Hanoch Levin’s play, The Child Dreams, takes the viewer on a heart-rending journey, made all the more powerful by the exquisite beauty of this co-production of the Cameri Theatre with Habima National Theatre. Directed with sensitivity and a profound aesthetic sensibility by Omri Nitzan, the play evokes one of the deepest expressions of human capacity for love, compassion, and self-sacrifice – the love of a parent for a child, set against the cruelty and indifference of the world.
Levin’s play was originally inspired by an historic event: the voyage of the St. Louis, a vessel that set sail from Hamburg to Cuba, on May 13, 1936, following the violence of Kristallnacht. The refugees were denied entry to Cuba. They then attempted to find refuge in other ports, but were denied entry to the United States and Canada. Sailing back to Europe, the refugees were accepted in several countries, yet ultimately, many perished in the Nazi concentration camps of WWII. Although the plight of these refugees informs the narrative frame, Levin’s play transcends historic documentation to make a more universal statement on the human condition.
The play opens with a mother (Ola Schur-Selektar) and father (Ben Yosipovich) watching over their sleeping child (Naama Chetrit). Hanoch Levin’s texts, precise and poetic, accompanied by Joseph Bardanashvili’s music in the background, evoke the intimacy, vulnerability, and beauty of this moment. The child slumbers under the loving eye of his parents, guardians of his sleep, and his happiness. It is the very image of love, the safest harbor. Yet this moment is almost instantly shattered, as a nightmarish reality intrudes. The music turns ominous, and the walls of the home literally open to let in a ragged group of refugees, followed by soldiers with guns. It’s Levin’s warning note to anyone who feels safe and warm in their bubble: the sorrows and evils of the world can burst in at any moment.
Bardanashvili’s music not only sets the mood and tone, but, along with the excellent quality of all aspects of this production, is a constant reminder of the human capacity for creativity and grace. All this in stark contrast to the surreal nightmare that interrupts the child’s idyllic life. The structure of the play is somewhat reminiscent of Greek tragedy, thematically, and in the strength of its formal elements, yet there is no catharsis. Levin depicts a world in which death is not redeemed by a sense of fate, meaning, or purpose.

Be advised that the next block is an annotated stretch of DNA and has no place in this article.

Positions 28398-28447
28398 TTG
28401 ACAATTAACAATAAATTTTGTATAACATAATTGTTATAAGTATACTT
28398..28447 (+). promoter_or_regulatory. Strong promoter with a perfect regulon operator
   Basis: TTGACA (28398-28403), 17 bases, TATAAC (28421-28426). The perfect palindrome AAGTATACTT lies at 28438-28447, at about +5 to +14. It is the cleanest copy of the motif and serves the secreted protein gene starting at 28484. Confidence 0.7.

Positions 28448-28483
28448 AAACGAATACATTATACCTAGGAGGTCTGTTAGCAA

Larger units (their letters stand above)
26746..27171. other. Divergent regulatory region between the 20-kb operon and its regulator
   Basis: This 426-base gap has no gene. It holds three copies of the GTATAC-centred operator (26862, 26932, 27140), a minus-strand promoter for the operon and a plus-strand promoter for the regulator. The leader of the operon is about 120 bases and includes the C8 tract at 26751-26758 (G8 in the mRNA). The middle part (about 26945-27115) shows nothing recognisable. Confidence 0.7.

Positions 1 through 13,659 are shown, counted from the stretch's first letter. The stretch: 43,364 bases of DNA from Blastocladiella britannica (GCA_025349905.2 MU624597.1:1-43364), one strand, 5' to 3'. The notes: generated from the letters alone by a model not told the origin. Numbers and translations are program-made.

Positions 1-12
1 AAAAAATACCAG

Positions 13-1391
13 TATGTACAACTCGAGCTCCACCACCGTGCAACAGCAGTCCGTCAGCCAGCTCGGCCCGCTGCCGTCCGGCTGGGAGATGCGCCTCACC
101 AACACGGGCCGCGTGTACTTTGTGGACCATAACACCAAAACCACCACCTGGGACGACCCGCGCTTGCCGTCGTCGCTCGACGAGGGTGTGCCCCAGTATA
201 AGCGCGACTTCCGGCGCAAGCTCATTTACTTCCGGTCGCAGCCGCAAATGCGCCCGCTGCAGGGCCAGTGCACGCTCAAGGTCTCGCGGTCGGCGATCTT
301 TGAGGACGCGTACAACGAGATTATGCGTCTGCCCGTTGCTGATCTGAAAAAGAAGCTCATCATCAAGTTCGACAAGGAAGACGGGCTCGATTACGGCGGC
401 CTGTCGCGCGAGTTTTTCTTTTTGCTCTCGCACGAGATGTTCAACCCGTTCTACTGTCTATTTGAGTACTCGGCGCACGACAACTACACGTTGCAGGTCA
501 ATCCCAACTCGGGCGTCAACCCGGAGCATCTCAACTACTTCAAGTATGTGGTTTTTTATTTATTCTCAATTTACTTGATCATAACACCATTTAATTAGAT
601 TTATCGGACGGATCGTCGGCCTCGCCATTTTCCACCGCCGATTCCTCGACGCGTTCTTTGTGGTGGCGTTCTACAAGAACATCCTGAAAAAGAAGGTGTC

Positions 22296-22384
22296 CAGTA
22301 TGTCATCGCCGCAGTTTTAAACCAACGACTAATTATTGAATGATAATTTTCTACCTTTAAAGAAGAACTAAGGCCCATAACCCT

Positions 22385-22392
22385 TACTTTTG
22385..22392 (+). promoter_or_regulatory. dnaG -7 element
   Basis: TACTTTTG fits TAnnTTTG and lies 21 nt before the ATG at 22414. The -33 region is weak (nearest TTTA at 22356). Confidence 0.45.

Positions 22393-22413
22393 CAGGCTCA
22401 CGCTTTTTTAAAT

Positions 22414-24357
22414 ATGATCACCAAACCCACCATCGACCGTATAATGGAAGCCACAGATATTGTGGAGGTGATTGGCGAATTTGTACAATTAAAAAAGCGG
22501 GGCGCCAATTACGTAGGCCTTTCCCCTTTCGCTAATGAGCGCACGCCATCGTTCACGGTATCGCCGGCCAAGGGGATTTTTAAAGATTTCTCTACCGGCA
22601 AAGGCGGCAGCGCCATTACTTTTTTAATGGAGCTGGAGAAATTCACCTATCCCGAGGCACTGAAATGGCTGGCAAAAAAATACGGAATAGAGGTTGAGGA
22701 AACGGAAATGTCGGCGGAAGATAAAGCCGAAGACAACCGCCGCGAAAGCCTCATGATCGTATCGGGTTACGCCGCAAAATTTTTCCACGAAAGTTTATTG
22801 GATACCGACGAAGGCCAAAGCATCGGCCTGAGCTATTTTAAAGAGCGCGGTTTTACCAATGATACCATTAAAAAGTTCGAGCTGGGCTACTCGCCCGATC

Fortunately for the viewer, director Omri Nitzan offers solace in the art of this production, with its moments of humor, imaginative staging and lively movement, evocative set, and superlative performances. Naaman Chetrit gives an outstanding performance as the child. Her lovely voice rings authentic throughout, evoking an endearing innocence, without ever lapsing into melodrama. Ola Schur Selektar delivers a moving performance as the Mother, Norman Issa is impressive as the Captain hardened by life, Ruth Asrsai is captivating and deadly as the Woman Born for Love. Eran Sarel’s jealous man, Oshrat Ingedashet’s compassionate refugee and lovely singing voice – there are so many memorable moments in this production. One of the most poignant images is created by the small soft lights (Lighting design by Keren Granek) hovering over the dead children – each light a reminder of an innocent soul whose life has been taken away.
In the anonymity of the nameless characters, known only by their function – the Mother, the Child, the Captain – there is a sense of universality. They could be anyone. They could be me and you; their suffering is our suffering.
The Child Dreams
By Hanoch Levin
Directed by Omri Nitzan; Original Music: Joseph Bardanashvili; Set and Costumes: Polina Adamov; Movement: Miri Lazar; Lighting: Keren Granek; Musical Director, Sampler and Piano: Ohad Ben Avi; Assistant Director: Ron Glick, Rotem Carmeli; Cast: Ola Schur-Selektar, Naama Chetrit, Norman Issa, Ruth Asrsai, Ben Yosipovich, Asaf Peri, Alexander Krul, Shahar Raz, Shlomi Avraham, Eran Sarel, Oshrat Ingedashet, Nimrod Dagan, Hadar Baruch, Ronny Merhavi, Raviv Madar, Neil Mishan, Ziv Klayer, Ido Homski Malaach, Eliad Sudai, Ron Glick.